Zabrecky’s Strange Cures

Rob Zabrecky is a mainstay of the Magic Castle and a fine magician with a well-defined stage persona that borders on the dark and bizarre. Before his magic career, he was a professional musician. Even though he has just turned 51, Zabrecky has recently published his autobiography, Strange Cures, subtitled “A memoir”. It’s available at Amazon now in a paperback edition for 19,95 Dollars.

From the blurb:

Strange Cures is a turbulent, against-all odds memoir of self-discovery, success, failure, and reinvention, told by one of LA’s most interesting natives. With an unflinching gaze, musician/magician/actor Zabrecky recounts his bizarre coming-of-age tale and his quest to find a place in the arts–and the world.

The author reveals a young life filled with both physical miracles and subversive role models, including an uncle who impersonated an FBI agent and, in a drunken delusion, shot and nearly killed him. He takes readers on a roller coaster ride through the nascent days of Silver Lake’s music and art community, as seen through the lens of his critically acclaimed band, Possum Dixon.

As Jim Steinmeyer, magic author, inventor and performer, comments:

Zabrecky’s memoirs are surprising, addictive, terrifying, magical. He careens through childhood, rock and roll, and popular entertainment by driving on the shoulder, passing on the right, and then playing bumper cars with the cold, hard truth. You’re in for a fantastic ride.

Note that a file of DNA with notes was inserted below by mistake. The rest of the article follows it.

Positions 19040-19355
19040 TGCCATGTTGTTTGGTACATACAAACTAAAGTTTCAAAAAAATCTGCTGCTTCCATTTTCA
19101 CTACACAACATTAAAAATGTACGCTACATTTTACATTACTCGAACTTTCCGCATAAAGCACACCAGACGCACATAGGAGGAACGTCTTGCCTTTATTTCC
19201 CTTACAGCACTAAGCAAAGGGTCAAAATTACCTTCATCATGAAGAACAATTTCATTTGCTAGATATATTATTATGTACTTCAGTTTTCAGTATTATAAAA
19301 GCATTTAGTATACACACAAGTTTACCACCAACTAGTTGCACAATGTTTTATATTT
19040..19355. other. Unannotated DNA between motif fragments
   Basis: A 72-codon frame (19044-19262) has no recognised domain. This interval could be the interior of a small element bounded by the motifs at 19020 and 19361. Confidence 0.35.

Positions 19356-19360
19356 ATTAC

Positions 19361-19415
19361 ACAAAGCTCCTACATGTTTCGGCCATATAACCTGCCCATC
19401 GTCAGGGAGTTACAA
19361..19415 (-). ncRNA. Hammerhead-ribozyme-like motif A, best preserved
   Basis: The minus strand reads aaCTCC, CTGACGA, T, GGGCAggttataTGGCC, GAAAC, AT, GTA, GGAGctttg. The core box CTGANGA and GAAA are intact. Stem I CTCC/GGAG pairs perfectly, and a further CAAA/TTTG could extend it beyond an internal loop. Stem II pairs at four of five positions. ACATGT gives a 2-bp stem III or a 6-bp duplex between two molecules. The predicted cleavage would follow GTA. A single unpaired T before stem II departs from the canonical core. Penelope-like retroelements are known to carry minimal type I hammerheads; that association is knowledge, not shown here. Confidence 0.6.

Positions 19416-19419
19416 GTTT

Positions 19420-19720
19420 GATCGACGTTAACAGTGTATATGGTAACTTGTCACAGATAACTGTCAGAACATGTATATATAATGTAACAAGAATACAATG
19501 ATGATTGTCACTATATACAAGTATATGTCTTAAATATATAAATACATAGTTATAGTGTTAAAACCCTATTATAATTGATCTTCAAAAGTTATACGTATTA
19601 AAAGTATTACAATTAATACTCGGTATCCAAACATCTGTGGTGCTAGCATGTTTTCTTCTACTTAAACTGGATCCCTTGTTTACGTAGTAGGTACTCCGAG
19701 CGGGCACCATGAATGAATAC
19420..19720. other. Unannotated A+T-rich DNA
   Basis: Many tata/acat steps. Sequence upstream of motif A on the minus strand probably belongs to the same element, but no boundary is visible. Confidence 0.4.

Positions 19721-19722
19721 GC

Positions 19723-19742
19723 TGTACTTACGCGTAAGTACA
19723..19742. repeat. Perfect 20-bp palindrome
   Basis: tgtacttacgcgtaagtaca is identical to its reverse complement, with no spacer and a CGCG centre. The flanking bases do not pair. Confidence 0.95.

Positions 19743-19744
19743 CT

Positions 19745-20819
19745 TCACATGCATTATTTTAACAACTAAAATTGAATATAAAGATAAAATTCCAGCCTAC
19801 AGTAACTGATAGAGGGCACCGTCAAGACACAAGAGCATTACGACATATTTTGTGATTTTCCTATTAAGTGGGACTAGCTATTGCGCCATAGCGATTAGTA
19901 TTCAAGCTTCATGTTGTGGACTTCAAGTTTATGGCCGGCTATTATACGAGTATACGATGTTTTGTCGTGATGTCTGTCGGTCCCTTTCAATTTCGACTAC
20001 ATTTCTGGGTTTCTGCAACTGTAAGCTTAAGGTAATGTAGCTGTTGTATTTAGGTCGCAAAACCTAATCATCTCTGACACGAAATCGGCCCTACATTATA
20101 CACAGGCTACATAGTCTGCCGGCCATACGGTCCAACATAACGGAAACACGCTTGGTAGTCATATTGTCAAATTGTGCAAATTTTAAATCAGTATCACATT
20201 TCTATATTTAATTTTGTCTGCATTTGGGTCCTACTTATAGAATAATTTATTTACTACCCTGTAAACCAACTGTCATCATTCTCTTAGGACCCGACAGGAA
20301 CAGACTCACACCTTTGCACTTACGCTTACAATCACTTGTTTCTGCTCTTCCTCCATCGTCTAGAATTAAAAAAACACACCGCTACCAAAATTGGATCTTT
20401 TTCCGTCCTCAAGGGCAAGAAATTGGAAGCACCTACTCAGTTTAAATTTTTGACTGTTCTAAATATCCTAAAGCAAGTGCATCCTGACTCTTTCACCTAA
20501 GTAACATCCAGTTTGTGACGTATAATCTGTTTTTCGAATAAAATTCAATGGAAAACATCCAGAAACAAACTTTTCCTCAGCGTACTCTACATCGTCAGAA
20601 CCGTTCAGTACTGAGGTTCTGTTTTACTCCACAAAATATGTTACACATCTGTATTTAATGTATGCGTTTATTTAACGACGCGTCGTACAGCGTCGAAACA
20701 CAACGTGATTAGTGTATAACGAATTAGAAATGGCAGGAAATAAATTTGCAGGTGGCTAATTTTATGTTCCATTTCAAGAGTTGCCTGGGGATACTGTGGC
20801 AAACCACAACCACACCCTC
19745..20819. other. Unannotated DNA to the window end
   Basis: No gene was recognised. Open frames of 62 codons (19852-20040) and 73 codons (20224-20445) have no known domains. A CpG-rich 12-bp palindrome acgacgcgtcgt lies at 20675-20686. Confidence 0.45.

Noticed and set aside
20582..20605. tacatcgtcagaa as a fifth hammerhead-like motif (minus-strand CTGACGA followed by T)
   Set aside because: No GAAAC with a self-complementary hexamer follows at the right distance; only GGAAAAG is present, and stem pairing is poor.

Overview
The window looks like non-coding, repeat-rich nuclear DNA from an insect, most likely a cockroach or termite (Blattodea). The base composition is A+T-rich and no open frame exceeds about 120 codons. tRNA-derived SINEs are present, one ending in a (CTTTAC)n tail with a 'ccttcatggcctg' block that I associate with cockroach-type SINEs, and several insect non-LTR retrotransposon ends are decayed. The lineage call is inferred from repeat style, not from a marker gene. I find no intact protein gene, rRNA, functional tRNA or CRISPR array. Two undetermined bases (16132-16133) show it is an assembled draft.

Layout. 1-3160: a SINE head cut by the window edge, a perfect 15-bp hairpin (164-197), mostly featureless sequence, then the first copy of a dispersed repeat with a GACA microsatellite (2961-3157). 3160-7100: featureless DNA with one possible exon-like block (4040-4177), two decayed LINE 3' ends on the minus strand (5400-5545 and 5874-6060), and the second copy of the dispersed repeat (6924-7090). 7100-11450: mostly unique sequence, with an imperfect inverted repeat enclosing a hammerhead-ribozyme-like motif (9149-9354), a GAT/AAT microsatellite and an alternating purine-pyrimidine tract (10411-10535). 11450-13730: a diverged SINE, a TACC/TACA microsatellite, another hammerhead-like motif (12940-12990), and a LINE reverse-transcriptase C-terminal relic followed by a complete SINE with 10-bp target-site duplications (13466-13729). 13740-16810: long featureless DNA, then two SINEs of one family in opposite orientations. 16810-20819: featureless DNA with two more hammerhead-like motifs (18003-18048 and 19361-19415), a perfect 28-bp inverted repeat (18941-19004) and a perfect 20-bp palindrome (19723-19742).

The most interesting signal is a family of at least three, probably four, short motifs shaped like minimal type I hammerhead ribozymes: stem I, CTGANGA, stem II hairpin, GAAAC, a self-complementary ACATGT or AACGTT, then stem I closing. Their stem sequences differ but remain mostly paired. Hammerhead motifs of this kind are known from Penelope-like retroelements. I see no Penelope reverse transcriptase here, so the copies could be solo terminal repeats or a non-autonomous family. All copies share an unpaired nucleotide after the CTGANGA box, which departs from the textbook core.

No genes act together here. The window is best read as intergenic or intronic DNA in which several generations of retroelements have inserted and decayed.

Here’s a nice review from the Los Angeles Times, and it ends with a great line:  The reader of Strange Cures is reminded “that life is what you make of it, and what you make of it is rarely what you dream it to be.”

Zabrecky


Addendum:

Here’s a free excerpt of the book from the LA Weekly. Enjoy!


 

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Vanishing Julian Assange

Let’s not get too political here. Let’s simply state that WikiLeaks frontman Julian Assange has been living and hiding in the Ecuadorian embassy in London for more than three and a half years now (!) in order to avoid being arrested by British authorities and, subsequently, turned over to Swedish or U.S. authorities. His future path is uncharted and most likely stony.

Now, if you were an illusionist like David Copperfield or Franz Harary and called in for help, how would you make him disappear from the embassy without his guardians, his persecutors, and the press bloodhounds noticing in due time?

Having just watched several old TV specials by Copperfield and the late great Paul Daniels, I would have an idea or two. (O.K., Jim Steinmeyer would probably come up with 27 solutions at once.)

If someone were to pull this off – can you imagine the hoot and the headlines?!

This is not your grandfather’s egg bag trick. This is not the latest poor poo-poo card move. This is truly magic with a meaning!

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